There are only three reasons why a judge cannot grant a divorce alone (leaving support, property and other claims to separate orders that can be made later). Neither of those three reasons relates to whether both spouses want the divorce. Those two reasons are:

  1. Any children are not being adequately supported financially. If there are children involved, section 11(1) of the Divorce Act mandates that there be adequate provision for them in place before a divorce will be granted. What that means, in the light of the Child Support Guidelines, is that the support must be either in accordance with the Child Support Guidelines or must be more than under the Guidelines, although the arrangements can be different. No matter the grounds for divorce or the method used to get a divorce, there must be satisfactory child support arrangements in place before a judge will grant the divorce.
  2. The spouse requesting the divorce is not removing religious barriers to remarriage. All a divorce order means is that the spouses are legally able to re-marry. But, the law does not mean the spouses can re-marry in their religion. A judge can deny a divorce to someone who is effectively preventing his or her ex spouse from remarrying by using his or her religion. Section 21.1 of the Divorce Act requires that a spouse who wants a divorce must file an affidavit saying that spouse has removed any religious barrier to remarriage that are within that spouse’s control. If the other spouse files an affidavit saying that is not true, that blocks the divorce. Obviously, there would be trouble for a spouse who files a false affidavit for any purpose.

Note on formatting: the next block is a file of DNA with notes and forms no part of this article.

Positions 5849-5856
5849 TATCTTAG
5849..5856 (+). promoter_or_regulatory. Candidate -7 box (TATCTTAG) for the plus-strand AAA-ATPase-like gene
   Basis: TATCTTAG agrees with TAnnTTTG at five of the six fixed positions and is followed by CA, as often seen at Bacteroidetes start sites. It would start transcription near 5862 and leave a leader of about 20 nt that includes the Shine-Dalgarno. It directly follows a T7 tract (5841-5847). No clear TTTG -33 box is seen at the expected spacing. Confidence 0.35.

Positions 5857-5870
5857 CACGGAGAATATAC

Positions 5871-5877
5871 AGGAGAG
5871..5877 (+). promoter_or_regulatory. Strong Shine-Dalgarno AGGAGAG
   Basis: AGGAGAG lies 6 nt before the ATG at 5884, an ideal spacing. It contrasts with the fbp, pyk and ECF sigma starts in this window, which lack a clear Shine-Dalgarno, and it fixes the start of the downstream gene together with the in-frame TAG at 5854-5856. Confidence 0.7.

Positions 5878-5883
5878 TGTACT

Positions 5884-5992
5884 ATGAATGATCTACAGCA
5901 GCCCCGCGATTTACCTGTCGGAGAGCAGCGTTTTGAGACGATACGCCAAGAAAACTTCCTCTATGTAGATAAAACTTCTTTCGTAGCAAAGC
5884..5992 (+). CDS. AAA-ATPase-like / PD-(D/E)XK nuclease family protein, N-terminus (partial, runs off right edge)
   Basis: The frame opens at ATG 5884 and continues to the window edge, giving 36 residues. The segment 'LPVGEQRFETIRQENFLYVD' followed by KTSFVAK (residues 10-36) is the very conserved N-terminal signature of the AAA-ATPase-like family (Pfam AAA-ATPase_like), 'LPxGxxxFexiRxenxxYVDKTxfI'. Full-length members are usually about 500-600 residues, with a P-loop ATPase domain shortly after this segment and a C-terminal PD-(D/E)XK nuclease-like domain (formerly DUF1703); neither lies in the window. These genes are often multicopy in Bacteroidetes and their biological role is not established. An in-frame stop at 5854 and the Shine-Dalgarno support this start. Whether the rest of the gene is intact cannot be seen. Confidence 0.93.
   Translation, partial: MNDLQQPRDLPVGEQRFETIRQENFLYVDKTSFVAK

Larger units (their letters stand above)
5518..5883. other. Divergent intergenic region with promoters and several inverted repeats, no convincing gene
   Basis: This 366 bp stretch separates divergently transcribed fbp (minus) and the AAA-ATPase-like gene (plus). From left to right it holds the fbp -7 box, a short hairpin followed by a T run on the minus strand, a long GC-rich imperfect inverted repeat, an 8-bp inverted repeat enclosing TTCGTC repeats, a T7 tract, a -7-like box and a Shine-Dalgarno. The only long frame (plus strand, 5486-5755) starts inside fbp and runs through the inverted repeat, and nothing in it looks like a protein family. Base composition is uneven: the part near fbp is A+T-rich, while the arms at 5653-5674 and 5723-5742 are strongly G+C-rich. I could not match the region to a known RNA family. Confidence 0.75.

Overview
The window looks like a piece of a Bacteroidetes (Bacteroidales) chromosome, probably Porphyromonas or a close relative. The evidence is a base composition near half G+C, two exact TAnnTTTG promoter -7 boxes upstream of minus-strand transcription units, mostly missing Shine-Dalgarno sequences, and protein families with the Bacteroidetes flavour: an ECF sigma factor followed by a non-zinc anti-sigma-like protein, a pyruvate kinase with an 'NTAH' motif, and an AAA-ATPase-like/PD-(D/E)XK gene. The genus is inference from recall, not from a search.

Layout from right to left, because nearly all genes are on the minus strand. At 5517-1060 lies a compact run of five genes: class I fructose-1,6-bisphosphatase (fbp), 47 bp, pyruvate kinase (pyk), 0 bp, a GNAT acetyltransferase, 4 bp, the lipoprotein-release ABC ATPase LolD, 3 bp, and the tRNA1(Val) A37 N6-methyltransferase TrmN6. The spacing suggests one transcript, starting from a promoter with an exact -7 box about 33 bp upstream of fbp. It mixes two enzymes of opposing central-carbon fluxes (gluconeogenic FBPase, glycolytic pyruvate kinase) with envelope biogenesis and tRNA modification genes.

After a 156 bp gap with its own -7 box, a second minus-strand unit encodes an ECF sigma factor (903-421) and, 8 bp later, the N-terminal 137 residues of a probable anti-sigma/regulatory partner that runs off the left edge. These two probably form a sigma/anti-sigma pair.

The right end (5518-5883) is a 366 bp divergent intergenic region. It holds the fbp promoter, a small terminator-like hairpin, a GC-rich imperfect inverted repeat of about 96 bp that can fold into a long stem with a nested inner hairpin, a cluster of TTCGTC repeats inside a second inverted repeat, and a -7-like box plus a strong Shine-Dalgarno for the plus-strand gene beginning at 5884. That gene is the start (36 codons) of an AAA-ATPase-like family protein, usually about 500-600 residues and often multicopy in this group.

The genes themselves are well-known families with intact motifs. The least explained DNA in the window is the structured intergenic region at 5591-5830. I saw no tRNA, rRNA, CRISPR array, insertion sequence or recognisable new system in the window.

3. At least one of the spouses must have lived in the jurisdiction for at least a year to get a divorce in Canada.   People cannot just come to Canada for their divorce.   However, if neither party has lived in the jurisdiction of the Court for at least one year, then the Court probably will not even accept the Divorce Application.

Judges can also refuse to grant a divorce if the judge believes there has been “collusion” or “connivance” by the spouses – essentially the spouses are working together to get a divorce improperly. However, these are not things a spouse could raise to block a divorce.

If a judge is satisfied that the grounds for divorce exist and adequate provision for any children has been made, they will grant a divorce judgment. Once thirty days has elapsed from the date of judgment, the spouses will be legally divorced.

John P. Schuman
Devry Smith Frank LLP

John is a Certified Specialist in Family Law.

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